A wide range of responses to drought may occur in pastoral systems, including changes in livestock and grazing management, and changes in household economy and subsistence. Responses are generally progressive as drought conditions persist, and are dependent on the severity of drought and the ‘health’ of the system, as discussed above. In the fluctuating pastoral environment, responses are also variable between years with apparently similar climatic conditions, depending on a wide range of additional factors as noted above. Responses are thus not predictable or consistent and drought policy and services must be able to accommodate and support this flexibility. Pastoral people have developed a variety of strategies to cope with the fluctuations in forage availability that is associated with drought. These include both responses to specific single-year and multi-year droughts and longer-term shifts in production strategies to increase resilience: categories often referred to as ‘coping strategies’ and ‘adaptive strategies’ (Davies, 1996), but between which it is often hard to draw clear boundaries. Several major strategies, such as livestock mobility, livestock marketing and livelihood diversification show features of both coping and adaptive strategies. It cannot be assumed that short-term coping strategies are necessarily desirable or sustainable, at household or ecosystem level, in the longer term. Some grazing practices and increased charcoal production are examples of ecologically unsustainable practices; sale of breeding stock is an example of a coping strategy unsustainable at a household level (sometimes known as an ‘erosive’ coping strategy). Adaptive strategies are likely by their nature to be more sustainable; the adoption of drought-tolerant breeds and species of livestock is a case in point.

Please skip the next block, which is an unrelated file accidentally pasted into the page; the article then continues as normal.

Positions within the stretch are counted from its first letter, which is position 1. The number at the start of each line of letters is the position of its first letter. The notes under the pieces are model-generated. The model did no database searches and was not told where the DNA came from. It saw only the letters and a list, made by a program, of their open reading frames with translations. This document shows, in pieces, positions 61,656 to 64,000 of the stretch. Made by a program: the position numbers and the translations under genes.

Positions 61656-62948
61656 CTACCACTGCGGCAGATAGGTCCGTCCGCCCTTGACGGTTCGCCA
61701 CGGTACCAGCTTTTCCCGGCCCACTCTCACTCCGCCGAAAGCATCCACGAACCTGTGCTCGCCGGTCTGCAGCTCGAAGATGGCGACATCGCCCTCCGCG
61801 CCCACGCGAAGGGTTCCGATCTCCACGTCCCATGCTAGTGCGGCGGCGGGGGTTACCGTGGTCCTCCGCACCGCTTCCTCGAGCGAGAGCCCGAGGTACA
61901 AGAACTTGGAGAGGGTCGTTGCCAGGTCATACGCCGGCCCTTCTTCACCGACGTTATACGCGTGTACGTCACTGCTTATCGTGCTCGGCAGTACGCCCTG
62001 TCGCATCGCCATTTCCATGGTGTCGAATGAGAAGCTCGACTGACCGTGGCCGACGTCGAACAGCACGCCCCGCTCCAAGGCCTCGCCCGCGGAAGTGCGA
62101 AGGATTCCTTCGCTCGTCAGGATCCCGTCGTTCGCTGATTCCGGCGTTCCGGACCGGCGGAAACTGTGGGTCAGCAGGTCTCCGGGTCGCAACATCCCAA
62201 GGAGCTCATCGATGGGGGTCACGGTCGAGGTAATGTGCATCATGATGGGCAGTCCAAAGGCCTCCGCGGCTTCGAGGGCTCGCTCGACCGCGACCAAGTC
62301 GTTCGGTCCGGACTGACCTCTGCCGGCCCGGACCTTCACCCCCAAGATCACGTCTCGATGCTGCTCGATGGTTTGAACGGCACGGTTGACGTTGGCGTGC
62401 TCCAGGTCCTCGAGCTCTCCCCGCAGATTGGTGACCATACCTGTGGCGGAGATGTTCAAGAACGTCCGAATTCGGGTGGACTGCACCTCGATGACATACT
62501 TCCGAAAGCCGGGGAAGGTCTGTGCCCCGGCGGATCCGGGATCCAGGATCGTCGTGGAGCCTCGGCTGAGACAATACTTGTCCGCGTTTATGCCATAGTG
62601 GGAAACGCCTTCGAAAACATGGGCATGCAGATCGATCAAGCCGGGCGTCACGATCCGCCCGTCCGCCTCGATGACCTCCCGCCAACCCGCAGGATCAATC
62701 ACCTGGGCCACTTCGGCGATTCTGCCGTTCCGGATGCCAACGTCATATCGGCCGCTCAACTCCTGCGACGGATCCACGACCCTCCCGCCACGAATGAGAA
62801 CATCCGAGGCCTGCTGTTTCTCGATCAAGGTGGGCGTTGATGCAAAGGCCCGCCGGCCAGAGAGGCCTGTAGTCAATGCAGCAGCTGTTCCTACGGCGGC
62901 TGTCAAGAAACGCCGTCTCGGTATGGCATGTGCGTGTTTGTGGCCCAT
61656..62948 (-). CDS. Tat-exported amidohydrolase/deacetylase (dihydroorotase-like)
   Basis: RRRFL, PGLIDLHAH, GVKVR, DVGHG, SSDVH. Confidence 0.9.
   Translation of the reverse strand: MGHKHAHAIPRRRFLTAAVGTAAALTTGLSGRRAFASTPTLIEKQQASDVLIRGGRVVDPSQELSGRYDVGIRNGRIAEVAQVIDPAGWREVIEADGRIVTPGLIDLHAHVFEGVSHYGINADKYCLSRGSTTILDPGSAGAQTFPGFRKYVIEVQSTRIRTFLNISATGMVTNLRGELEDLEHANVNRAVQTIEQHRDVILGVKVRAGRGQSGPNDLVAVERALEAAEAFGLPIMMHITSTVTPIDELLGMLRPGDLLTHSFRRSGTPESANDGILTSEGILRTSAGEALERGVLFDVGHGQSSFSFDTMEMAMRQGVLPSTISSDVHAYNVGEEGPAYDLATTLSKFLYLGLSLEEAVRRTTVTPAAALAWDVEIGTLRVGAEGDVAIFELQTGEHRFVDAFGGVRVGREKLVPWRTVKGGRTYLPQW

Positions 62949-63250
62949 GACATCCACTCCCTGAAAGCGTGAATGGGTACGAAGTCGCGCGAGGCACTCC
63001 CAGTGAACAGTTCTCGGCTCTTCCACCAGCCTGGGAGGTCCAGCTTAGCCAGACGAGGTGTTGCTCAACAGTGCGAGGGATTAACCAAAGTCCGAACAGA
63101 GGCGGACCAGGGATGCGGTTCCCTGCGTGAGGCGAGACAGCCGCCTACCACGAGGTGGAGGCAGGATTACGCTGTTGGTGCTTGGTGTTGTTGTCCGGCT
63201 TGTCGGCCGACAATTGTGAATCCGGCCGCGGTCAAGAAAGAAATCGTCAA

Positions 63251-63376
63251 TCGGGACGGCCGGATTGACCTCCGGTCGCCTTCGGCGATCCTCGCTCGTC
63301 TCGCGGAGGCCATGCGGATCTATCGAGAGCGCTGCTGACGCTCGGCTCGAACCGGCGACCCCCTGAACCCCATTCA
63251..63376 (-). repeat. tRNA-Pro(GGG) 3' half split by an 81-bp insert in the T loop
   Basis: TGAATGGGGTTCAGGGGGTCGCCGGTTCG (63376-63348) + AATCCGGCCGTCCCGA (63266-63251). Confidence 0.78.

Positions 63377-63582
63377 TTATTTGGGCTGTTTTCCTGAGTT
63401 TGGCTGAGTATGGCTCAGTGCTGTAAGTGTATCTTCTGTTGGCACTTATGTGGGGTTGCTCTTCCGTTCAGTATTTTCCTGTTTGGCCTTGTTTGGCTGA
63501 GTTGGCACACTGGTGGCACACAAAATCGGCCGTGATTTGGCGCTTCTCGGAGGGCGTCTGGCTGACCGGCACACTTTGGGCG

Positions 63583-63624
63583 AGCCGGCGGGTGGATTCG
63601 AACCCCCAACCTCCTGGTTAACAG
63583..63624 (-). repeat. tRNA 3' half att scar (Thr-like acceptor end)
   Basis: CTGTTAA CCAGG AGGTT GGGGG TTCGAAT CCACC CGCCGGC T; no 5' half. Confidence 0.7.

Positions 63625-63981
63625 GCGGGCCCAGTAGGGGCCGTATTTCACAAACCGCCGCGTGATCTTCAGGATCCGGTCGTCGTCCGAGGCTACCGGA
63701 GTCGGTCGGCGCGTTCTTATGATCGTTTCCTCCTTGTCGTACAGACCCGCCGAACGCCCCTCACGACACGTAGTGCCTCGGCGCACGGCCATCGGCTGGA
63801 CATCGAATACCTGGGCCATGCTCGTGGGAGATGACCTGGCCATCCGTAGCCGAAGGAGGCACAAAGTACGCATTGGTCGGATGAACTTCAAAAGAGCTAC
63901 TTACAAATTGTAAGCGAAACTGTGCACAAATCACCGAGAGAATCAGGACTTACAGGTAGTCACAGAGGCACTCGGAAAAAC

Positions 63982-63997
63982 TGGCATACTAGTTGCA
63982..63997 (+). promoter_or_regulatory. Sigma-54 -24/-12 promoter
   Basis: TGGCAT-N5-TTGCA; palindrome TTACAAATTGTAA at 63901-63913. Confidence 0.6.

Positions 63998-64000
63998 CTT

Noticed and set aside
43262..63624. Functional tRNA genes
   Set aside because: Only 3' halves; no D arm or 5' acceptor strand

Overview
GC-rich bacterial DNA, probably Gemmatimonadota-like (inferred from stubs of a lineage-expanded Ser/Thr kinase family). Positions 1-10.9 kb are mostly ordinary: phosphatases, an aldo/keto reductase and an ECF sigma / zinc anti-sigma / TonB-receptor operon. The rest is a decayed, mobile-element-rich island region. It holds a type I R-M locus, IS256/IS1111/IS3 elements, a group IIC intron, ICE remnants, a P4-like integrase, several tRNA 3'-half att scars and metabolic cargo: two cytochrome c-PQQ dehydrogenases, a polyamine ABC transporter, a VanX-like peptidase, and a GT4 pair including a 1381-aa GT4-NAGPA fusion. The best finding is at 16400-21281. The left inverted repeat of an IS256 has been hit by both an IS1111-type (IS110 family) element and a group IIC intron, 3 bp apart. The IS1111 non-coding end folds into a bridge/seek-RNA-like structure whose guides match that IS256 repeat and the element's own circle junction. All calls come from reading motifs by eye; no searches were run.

A major common element in response to drought is the long-distance movements of livestock. Such movements occur across district and sometimes international borders. In Kenya at least, drought-time movement is most often to fairly well defined (amongst pastoralists) refuge grazing